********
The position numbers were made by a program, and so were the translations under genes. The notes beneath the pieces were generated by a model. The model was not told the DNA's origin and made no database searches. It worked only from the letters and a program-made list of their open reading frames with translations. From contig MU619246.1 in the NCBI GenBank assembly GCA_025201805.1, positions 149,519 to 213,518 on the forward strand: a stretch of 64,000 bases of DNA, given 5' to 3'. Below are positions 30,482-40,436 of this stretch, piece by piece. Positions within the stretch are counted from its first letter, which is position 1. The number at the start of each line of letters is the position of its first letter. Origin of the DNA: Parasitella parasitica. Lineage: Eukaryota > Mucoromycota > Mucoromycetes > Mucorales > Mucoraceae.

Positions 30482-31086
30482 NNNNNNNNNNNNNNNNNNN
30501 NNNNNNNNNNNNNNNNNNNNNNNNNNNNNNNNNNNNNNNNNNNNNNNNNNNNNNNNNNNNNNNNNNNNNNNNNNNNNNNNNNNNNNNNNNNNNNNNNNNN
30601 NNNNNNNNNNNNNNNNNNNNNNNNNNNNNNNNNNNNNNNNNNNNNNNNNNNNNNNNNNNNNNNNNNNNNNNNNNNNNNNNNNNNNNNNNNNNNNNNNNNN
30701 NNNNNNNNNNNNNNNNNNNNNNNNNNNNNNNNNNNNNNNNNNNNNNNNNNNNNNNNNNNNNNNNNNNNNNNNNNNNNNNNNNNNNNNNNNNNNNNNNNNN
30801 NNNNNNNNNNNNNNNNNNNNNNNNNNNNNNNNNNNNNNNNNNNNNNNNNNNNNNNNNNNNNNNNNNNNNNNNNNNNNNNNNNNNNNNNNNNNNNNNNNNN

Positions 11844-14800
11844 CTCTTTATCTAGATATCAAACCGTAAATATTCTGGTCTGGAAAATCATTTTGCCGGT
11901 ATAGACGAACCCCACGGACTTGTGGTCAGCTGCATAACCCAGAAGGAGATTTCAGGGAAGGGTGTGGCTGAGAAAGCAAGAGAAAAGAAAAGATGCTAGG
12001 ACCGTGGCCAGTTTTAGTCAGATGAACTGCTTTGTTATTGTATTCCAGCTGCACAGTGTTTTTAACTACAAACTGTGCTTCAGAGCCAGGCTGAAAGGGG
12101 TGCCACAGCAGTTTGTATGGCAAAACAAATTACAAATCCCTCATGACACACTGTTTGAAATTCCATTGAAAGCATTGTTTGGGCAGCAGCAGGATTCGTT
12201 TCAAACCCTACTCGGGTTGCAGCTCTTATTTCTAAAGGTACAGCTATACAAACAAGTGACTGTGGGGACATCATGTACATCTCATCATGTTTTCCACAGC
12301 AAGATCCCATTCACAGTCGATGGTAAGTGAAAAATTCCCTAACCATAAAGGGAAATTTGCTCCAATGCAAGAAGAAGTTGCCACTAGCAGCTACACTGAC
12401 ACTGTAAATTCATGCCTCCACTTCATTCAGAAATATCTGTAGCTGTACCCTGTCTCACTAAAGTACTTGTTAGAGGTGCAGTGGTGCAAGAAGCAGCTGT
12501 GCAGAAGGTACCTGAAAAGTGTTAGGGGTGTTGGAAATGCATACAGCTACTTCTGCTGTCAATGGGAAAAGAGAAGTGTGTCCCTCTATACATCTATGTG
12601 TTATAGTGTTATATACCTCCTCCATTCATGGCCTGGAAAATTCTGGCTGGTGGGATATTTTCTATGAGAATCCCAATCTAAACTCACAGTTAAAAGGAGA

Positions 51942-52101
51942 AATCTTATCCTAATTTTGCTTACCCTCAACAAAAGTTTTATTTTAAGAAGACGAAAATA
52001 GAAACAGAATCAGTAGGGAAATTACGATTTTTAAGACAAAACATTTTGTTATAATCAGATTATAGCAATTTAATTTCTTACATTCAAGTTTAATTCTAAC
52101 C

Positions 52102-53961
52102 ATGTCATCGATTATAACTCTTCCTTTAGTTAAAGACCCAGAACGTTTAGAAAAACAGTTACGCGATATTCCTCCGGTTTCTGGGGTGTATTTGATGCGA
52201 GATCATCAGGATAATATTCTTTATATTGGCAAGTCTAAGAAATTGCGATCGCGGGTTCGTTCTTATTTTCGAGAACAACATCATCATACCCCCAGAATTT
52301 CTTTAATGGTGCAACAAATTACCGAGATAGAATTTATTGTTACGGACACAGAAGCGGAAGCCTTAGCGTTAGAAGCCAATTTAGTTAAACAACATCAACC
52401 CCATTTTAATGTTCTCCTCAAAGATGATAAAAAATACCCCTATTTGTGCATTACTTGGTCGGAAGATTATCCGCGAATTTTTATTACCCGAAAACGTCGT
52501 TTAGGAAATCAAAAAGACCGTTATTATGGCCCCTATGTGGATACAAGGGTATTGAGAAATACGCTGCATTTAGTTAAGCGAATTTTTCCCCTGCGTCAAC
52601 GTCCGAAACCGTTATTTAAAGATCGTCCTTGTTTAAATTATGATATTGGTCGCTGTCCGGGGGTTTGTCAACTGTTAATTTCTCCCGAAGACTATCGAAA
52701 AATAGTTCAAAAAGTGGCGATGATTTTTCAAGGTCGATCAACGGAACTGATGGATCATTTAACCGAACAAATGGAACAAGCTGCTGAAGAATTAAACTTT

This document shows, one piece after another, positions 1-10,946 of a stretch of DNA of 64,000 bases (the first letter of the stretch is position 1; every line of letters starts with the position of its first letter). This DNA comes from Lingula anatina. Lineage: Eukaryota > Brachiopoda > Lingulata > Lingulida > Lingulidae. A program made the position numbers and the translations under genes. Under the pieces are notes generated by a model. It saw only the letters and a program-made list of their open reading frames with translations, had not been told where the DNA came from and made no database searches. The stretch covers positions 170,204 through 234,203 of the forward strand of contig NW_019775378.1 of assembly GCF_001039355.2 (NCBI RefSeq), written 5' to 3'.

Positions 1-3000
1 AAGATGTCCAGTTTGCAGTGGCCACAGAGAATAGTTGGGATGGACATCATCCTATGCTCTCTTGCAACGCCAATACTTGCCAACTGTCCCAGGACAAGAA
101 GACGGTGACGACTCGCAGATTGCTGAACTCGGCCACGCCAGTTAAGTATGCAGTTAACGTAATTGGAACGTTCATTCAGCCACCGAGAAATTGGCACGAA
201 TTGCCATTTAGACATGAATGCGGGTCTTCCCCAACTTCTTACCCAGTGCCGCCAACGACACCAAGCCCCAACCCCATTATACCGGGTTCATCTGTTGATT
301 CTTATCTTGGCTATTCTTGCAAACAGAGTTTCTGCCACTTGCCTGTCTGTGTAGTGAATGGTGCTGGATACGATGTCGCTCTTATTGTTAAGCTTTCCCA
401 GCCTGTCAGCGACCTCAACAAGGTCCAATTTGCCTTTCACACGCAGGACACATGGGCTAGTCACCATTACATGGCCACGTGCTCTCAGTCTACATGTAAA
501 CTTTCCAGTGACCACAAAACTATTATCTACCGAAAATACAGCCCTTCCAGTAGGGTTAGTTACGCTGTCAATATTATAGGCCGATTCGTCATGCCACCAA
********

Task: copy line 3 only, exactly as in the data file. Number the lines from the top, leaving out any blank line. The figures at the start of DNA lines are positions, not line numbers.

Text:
30482 NNNNNNNNNNNNNNNNNNN